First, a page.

An allosteric site is a site other than the active site of an enzyme where a regulator can attach to either activate or inhibit the enzyme. After it has attached to the allosteric site, the inhibitor alters the shape of the active site and hence the enzyme can no longer bind with its substrate.
Acetylcholinesterase (AChE) has one known peripheral allosteric subsite that is responsible for the amyloidosis in Alzheimer's disease through interaction with amyloid B-peptide (Roca, et al, 2018). However, in their research, the group also discovered two more allosteric sites on the AChE molecule through computational tools. The two sites allowed them to identify allosteric inhibitors by virtual screening.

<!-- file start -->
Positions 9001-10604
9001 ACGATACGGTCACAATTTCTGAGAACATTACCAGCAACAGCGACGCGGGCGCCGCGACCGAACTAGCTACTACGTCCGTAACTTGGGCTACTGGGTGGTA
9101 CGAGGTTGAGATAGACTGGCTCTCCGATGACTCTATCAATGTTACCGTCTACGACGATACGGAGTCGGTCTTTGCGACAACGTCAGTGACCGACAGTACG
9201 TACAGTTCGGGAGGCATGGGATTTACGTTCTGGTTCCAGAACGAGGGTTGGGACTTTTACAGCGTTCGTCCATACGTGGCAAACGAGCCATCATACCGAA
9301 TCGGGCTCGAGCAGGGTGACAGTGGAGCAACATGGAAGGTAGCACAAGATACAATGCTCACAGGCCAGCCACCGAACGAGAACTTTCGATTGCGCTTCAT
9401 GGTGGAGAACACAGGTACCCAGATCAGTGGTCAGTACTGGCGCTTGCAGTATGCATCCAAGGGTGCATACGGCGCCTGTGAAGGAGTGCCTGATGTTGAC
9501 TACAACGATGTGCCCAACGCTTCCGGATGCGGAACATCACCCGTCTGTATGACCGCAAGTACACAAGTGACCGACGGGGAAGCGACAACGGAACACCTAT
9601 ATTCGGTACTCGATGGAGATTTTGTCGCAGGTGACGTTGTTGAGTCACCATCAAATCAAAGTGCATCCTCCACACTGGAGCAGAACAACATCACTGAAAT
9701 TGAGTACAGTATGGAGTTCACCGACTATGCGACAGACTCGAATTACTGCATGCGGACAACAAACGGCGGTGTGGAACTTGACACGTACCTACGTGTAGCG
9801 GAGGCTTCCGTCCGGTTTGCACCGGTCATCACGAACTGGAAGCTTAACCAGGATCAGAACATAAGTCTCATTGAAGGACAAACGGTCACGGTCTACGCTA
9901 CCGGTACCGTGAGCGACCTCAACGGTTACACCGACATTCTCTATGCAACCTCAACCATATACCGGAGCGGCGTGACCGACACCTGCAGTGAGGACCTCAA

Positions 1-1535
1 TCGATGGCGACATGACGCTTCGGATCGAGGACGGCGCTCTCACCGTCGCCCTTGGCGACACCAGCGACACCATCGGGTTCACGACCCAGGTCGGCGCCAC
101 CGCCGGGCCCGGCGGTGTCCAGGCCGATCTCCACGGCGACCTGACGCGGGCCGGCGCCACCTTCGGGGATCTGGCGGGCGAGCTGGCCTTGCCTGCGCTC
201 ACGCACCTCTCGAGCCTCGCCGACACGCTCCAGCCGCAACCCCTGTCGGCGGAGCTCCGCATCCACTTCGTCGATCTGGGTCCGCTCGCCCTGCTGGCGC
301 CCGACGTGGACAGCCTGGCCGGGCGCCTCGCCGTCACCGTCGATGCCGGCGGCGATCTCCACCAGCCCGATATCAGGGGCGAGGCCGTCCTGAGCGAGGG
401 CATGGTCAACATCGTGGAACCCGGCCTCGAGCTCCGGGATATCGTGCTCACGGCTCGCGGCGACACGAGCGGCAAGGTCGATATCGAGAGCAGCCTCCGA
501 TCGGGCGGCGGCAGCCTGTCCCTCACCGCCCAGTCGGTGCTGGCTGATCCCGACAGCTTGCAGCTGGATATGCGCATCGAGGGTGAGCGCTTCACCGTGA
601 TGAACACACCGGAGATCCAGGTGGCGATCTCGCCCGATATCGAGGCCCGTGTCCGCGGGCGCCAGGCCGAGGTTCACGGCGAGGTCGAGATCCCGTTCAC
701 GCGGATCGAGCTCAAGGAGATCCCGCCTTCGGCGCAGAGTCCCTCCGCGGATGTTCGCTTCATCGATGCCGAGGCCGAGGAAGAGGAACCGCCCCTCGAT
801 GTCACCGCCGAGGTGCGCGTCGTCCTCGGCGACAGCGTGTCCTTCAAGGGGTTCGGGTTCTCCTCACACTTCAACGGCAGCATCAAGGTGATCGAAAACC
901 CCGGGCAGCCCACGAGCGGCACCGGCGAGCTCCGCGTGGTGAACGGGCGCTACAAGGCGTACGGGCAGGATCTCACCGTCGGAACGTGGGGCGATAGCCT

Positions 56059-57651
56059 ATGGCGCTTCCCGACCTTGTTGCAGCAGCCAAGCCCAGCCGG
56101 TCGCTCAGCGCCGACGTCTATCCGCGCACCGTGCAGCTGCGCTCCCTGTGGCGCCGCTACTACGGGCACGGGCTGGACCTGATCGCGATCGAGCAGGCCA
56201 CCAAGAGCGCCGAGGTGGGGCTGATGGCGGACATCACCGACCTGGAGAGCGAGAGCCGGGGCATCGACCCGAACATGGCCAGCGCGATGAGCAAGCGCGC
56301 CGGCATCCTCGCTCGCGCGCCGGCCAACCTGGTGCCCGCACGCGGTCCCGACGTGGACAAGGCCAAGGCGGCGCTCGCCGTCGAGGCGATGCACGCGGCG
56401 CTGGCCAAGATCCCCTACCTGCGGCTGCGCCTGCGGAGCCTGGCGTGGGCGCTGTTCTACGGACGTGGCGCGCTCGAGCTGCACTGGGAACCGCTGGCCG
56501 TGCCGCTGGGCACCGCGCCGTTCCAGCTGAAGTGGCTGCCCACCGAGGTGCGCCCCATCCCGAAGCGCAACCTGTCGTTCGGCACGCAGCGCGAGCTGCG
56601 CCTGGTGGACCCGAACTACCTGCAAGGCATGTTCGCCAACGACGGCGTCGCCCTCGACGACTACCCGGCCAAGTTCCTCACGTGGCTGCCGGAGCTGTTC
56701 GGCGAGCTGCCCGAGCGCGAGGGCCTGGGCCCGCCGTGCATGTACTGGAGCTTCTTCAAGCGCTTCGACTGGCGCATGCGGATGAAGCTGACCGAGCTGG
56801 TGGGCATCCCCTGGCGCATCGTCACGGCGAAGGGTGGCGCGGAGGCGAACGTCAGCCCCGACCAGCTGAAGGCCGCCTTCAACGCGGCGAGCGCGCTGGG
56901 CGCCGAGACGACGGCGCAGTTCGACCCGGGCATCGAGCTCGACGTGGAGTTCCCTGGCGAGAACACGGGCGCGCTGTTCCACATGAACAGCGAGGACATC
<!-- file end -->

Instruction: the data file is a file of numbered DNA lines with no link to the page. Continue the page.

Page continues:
Other researchers had predicted earlier the possibility of having more than one allosteric site on AChE. For instance, Changeux et al (1966) had shown that Acetylcholine and Atropine arid 1-hyoscyamine binds to non-catalytic sites as well as to the active centre of the enzyme.
Kato, G., Tan, E., & Yung, J. (1972). Allosteric properties of acetylcholinesterase. Nature New Biology, 236(67), 185-185.
Roca, C., Requena, C., Sebastián-Pérez, V., Malhotra, S., Radoux, C., Pérez, C., ... & Campillo, N. E. (2018). Identification of new allosteric sites and modulators of AChE through computational and experimental tools. Journal of enzyme inhibition and medicinal chemistry, 33(1), 1034-1047.